Bipolar depression syndrome or manic-depression disorder is basically a mood disorder characterized by an elevation of energy level, cognition and mood with or without depressive episodes. For elevated moods, they are referred to as mania. For milder moods, they are referred to as hypomania. Persons who have bipolar depression usually experience depressive episodes or sometimes mixed episodes of moods that feature both mania and hypomania. These episodes are usually separated by having normal moods. In some cases, there is a fast shift between mania, hypomania and normal moods; this is known as the rapid cycling. When extreme manic episodes are left untreated, they can lead to delusions and hallucinations.
There are different causes of depression. One cause is through heredity. Although studies made were inconsistent and the results of test were not replicated. Recent studies found that different genes from different families may also cause depression. Offspring from old parents are also at risk of having this condition due to increase new genetic mutations.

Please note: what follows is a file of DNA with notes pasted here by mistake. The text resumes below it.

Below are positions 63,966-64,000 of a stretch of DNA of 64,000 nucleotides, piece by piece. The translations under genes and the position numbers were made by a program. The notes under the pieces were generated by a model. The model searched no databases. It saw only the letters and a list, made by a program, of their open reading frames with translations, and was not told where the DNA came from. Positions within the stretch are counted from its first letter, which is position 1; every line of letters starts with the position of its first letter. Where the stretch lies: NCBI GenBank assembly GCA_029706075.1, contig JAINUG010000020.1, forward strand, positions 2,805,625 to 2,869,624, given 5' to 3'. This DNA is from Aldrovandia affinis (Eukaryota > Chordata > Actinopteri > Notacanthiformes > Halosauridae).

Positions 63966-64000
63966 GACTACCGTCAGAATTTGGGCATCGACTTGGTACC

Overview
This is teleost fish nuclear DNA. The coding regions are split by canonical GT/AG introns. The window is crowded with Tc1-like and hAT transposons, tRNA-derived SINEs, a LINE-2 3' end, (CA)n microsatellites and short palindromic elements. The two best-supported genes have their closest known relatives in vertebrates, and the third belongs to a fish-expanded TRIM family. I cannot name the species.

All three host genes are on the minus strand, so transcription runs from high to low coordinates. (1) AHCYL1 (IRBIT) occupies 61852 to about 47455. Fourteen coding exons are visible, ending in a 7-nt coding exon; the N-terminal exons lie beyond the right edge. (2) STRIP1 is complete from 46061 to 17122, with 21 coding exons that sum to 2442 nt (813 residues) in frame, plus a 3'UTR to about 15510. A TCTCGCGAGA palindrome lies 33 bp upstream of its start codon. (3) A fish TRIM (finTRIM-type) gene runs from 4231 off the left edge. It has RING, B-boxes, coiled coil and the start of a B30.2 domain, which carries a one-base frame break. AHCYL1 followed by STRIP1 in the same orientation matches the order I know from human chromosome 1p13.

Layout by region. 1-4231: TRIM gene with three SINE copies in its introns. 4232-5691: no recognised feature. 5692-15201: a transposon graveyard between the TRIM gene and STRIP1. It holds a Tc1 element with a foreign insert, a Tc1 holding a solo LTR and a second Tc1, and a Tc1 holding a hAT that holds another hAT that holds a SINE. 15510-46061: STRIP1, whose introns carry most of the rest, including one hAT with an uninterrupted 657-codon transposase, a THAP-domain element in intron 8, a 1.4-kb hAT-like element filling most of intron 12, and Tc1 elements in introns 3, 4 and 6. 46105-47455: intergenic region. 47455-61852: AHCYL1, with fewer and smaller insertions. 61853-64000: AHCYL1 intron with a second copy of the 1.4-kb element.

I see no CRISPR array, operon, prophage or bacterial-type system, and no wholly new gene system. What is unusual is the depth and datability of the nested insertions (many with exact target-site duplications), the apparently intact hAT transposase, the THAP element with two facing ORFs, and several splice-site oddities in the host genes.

Life events and environmental factors often trigger bipolar disorder syndrome and that genetic disposition of individuals may interact with psychological variables of individuals. There are many instances that prove that personal relationships and events in life can trigger depression. There were also findings that about thirty to fifty percent of individuals diagnosed experienced traumatic experiences during childhood.
Abnormalities in the structure and function of some brain circuits can also trigger bipolar depression as hypothesized by researchers. They have found out that there are differences in the structures of the amygdala, prefrontal cortex and hippocampus. Recent research in Japan suggests that the dysfunctional mitochondria in the brain may also play a part in triggering bipolar depression.
Bipolar depression can be diagnosed both by reporting own experiences and reports given by relatives, friends, co-workers and anyone close to the person being diagnosed. This is then followed up by an assessment of behavior observed by clinical practitioners. Usually, lithium carbonate or lamotrigine, are prescribed as mood stabilizers. Lamotrigine is for the prevention of depression and lithium is prescribed to lessen suicidal tendencies.
Although very disabling, persons with this kind of disorder can live a normal life as long as they are taking medications. But to have a normal life, both prognosis and diagnosis should be accurate.